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Loopholes Are Hurting Non-Gambling States. 2005-10-10
Congress has always has a sensitive position when it came to gambling. Now it is put in the middle with their responsibilities, and opponents. Gambling opponents are demanding that Congress end tribal expansion when it comes to casinos. Several states are seeking a loophole in the law, which passed in 1988.
Jeff Benedict of the Connecticut Alliance Against Casino Gambling Expansion explains that the Indian Gaming Regulatory Act is valid, but it is problematic. The problem is this legislator is causing many states, which donít permit gambling, to violate state constitutional laws for tribal gambling. Itís problematic legally, but those finding that loophole, are trying to test stretch it out.
Benedict says the casino breakout is a result from a loophole that allows tribes, without land, to seek a reservation. Some are using the loophole to shop for casino building. Anti- Gambling states and politicians say tribes are taking advantage of this, and now many are coming in for this purpose.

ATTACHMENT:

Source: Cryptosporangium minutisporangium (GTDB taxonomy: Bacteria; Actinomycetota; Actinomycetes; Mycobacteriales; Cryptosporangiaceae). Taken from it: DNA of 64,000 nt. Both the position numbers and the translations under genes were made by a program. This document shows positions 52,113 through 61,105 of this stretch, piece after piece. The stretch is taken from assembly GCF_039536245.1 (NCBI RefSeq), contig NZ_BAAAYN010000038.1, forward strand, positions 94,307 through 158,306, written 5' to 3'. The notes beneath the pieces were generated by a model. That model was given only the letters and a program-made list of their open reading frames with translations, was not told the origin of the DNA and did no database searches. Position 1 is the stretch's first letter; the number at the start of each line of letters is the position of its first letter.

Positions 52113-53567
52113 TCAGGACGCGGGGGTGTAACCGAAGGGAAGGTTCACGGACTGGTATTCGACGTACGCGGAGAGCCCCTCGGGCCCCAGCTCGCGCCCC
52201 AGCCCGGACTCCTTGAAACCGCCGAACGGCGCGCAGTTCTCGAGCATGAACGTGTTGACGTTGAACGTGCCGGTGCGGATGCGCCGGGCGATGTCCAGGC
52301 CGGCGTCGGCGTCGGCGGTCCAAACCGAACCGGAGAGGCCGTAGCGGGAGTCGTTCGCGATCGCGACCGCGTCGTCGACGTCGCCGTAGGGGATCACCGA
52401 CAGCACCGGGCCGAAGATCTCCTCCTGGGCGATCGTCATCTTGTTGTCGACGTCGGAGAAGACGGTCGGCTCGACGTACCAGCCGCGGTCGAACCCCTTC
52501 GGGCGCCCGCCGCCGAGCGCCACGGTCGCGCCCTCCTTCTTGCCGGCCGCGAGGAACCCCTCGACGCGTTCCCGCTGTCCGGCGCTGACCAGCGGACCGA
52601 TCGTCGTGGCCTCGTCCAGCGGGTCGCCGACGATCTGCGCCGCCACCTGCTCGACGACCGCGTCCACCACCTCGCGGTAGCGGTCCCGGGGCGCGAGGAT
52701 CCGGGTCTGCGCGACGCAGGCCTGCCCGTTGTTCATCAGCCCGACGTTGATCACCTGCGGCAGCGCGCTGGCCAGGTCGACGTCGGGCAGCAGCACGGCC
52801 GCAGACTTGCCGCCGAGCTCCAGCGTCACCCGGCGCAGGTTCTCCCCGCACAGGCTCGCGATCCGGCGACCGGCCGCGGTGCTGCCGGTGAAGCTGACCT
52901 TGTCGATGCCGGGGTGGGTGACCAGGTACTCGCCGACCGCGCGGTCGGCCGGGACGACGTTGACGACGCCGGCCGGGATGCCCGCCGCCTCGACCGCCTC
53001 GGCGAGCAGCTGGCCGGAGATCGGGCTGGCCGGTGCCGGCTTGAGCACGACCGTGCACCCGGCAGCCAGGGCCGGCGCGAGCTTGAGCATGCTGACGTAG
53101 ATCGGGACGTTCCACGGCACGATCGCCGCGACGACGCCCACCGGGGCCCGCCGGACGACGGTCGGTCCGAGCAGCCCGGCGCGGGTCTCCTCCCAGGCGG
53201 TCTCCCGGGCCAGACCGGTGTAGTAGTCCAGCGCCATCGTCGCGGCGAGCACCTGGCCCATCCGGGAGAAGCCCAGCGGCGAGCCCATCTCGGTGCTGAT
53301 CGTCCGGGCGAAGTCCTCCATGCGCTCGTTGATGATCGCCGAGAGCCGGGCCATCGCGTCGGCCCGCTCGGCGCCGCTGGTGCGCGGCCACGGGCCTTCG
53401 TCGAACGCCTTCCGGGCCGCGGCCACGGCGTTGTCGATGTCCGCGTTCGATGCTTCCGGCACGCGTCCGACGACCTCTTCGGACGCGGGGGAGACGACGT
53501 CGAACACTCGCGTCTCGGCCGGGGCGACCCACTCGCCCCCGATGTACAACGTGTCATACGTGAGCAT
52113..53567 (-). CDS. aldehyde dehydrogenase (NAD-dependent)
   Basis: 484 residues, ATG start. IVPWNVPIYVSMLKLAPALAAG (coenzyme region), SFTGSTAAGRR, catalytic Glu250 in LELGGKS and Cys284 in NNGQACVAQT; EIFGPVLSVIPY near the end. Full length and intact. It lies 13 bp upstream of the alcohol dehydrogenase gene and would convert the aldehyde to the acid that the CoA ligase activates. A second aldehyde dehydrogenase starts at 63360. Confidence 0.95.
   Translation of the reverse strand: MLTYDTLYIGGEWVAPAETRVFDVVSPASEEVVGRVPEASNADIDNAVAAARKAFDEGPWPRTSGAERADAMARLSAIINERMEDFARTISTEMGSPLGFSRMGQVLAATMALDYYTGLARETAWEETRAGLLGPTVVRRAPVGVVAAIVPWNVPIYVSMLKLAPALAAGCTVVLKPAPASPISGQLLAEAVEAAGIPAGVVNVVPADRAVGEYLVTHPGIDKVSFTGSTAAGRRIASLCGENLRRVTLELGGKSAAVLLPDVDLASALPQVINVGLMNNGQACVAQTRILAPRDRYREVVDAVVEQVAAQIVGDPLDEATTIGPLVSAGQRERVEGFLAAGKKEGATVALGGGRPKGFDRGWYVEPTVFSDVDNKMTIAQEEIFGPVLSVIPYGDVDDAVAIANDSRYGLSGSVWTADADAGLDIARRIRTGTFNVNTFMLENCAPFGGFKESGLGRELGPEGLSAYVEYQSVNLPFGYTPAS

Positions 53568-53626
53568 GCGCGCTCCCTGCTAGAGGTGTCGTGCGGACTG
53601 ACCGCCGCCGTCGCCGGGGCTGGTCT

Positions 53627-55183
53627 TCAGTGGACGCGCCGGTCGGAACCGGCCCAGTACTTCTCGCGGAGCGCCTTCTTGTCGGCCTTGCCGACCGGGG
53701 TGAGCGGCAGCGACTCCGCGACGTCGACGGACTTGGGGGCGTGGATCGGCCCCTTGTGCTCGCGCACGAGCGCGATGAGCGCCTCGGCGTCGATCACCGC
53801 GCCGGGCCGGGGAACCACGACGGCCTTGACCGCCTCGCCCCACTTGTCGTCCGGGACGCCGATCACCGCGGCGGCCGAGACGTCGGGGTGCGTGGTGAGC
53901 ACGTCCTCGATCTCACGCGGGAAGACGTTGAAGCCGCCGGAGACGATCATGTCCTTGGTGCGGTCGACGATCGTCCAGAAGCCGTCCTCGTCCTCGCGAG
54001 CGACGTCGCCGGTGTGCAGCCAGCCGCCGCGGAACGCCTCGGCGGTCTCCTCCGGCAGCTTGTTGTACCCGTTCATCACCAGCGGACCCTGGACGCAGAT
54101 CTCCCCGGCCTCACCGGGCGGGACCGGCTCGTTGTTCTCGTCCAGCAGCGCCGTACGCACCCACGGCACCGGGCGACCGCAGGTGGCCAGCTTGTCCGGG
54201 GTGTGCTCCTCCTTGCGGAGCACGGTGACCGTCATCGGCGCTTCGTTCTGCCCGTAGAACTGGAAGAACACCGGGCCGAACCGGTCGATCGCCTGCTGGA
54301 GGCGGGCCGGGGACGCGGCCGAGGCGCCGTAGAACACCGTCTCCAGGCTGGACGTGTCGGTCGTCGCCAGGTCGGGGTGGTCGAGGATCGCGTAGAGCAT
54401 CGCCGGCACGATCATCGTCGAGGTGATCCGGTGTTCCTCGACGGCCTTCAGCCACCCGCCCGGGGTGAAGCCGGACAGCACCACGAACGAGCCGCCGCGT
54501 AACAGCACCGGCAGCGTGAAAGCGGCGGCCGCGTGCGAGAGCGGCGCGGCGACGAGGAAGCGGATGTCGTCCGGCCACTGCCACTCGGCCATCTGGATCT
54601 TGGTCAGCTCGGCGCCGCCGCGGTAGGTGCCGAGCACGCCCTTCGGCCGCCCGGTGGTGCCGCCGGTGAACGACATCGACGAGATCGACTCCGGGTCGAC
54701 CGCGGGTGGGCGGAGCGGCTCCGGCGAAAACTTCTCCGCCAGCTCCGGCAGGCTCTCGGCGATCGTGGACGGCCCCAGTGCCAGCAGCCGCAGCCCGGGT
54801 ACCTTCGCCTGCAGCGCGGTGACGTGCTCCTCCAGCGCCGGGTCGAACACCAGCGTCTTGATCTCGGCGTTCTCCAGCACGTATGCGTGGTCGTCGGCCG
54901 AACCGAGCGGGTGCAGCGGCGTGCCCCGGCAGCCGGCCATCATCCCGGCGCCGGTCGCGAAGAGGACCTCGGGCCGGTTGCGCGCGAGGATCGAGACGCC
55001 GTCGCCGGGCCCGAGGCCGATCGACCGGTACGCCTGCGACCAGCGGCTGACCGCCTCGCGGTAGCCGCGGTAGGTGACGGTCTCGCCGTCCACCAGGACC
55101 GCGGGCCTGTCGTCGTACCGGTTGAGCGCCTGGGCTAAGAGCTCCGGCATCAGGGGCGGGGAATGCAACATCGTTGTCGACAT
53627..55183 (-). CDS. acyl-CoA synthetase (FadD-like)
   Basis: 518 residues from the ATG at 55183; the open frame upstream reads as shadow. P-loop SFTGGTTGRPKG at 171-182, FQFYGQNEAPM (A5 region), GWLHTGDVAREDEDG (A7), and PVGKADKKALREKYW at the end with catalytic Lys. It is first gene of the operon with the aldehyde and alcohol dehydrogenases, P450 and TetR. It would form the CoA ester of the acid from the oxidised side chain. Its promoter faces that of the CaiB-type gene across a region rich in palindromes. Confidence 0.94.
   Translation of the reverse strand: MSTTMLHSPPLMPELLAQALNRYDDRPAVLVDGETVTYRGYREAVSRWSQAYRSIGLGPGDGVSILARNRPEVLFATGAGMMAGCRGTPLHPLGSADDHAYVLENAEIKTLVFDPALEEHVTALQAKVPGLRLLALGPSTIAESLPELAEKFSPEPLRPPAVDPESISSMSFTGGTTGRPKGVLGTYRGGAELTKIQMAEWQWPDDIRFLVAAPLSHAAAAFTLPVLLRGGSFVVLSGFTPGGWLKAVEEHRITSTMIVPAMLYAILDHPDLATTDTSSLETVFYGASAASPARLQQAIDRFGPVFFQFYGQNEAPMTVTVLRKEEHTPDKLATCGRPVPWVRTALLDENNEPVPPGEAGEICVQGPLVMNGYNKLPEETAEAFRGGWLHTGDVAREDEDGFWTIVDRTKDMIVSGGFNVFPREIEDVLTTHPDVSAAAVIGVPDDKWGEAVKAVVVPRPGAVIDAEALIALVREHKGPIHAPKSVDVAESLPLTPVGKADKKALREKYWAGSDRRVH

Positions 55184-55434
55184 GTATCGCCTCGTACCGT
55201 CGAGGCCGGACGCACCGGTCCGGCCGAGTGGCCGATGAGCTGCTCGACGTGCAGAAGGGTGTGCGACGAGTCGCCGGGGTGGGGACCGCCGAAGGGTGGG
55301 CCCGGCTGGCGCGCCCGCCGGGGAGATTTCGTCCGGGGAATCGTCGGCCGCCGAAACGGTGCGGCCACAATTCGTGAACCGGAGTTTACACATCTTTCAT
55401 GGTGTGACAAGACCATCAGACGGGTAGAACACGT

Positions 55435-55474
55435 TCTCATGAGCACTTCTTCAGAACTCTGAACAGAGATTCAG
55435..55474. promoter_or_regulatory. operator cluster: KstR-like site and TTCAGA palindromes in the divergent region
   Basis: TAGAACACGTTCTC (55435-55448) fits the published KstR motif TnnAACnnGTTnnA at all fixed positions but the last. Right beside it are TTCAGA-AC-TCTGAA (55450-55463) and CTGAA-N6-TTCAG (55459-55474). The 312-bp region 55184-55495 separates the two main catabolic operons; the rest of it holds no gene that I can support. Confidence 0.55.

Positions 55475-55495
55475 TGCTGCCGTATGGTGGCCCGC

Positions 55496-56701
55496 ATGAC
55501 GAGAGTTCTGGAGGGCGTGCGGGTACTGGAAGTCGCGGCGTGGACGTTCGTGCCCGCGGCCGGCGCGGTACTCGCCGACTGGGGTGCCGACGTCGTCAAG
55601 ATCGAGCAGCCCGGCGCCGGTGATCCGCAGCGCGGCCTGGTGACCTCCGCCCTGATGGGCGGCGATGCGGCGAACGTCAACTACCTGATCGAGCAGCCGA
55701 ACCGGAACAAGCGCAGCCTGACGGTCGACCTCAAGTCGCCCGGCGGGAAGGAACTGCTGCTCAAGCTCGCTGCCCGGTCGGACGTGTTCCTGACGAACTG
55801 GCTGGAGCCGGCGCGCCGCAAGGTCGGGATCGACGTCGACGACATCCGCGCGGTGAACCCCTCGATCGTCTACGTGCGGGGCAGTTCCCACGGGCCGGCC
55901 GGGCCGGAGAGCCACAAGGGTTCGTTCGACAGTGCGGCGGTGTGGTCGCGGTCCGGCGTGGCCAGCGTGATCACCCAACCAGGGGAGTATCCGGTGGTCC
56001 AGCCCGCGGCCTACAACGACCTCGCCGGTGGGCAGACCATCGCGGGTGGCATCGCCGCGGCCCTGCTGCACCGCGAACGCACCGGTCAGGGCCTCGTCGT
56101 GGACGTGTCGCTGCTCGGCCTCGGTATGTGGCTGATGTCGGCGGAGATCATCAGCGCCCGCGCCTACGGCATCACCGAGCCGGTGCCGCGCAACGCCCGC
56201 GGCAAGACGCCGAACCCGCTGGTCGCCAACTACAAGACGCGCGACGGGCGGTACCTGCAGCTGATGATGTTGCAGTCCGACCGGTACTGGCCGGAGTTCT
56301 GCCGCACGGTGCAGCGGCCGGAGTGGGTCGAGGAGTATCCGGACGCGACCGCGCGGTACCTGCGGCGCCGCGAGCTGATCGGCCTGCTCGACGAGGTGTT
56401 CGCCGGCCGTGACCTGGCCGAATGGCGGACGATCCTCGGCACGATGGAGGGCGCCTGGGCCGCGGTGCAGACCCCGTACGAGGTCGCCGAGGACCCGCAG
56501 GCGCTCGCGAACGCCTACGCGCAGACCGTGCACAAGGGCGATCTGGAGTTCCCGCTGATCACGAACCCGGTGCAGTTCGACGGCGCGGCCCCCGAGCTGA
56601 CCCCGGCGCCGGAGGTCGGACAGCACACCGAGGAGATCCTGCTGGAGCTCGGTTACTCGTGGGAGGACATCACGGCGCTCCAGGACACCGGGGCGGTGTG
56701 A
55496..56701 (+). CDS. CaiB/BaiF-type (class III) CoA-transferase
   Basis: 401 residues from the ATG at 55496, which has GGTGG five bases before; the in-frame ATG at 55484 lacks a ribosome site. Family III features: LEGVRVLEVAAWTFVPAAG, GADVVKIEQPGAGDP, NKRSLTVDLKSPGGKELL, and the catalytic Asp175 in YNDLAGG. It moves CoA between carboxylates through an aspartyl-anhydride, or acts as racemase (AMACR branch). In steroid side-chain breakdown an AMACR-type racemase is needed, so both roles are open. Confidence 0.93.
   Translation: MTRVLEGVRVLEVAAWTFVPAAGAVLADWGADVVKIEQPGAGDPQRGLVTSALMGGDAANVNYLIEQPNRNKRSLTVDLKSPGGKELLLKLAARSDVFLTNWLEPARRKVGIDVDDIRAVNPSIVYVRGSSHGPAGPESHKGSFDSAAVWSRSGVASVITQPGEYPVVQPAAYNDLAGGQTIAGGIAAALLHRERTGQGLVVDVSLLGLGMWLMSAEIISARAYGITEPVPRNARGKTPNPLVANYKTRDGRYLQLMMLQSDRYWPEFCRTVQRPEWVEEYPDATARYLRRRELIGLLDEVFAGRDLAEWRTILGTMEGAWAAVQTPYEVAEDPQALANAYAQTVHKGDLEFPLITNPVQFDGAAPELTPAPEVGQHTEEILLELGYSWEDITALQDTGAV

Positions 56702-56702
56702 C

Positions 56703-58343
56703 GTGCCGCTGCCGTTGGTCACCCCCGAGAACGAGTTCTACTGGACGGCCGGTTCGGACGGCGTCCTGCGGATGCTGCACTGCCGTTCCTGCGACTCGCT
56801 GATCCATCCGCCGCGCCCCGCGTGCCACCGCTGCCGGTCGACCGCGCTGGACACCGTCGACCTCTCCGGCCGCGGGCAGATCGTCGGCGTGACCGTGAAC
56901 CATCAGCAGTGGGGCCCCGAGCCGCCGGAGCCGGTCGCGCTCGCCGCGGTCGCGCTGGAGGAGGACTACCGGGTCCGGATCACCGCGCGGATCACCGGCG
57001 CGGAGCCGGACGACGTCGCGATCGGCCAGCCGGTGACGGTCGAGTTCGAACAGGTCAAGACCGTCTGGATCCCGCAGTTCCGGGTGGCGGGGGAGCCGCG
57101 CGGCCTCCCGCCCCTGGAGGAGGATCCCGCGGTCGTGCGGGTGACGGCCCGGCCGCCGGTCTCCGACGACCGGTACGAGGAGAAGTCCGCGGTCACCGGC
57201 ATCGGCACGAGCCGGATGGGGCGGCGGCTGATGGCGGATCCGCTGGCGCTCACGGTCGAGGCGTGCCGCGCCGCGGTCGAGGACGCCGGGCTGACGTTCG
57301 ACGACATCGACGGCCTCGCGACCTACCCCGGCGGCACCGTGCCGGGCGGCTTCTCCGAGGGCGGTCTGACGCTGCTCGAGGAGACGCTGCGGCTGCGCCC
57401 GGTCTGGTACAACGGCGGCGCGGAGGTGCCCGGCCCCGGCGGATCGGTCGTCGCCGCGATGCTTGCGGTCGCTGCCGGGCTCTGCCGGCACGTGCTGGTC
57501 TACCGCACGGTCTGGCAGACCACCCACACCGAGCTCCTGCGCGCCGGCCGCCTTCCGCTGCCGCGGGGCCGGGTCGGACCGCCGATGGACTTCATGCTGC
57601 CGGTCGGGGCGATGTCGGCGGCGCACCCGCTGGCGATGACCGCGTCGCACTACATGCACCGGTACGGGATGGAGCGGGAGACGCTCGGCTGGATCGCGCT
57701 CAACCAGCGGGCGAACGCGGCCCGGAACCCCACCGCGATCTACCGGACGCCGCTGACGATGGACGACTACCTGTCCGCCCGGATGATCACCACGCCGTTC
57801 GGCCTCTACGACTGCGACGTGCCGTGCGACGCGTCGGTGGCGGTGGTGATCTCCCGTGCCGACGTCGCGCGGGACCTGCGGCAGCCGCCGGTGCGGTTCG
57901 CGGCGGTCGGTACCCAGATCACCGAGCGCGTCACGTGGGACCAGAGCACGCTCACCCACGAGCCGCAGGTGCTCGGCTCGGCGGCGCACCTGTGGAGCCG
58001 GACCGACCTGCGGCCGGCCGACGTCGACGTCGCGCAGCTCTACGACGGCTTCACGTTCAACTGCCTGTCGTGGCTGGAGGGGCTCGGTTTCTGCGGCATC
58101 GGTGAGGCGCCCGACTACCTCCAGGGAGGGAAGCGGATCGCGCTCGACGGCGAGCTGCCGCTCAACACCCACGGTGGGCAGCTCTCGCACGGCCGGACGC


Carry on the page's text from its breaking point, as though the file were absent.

Buffalo, New York, which is not considered tribal land, is going to be the sight of a new casino. Attorney Neil Murray says casino gambling is illegal in New York, but tribal laws always surpass that. The Indian Gaming Act is stronger than state laws.
Congress telling states to pass laws that violate the states own constitution, is problematic. Chad Hills with Focus on the Family Action is asking Congress to fix any loopholes. According to this way casinos can be built in the proper places, and no where else.
Twenty-five states are trying to get Congress to stop the spread of off-reservation casinos. These may very well be the states that do not have legal gambling inside. Recently tribal casinos have been trying to pop up casinos all over the place. What may be their land right to, is bothering state law.
(By Andrea)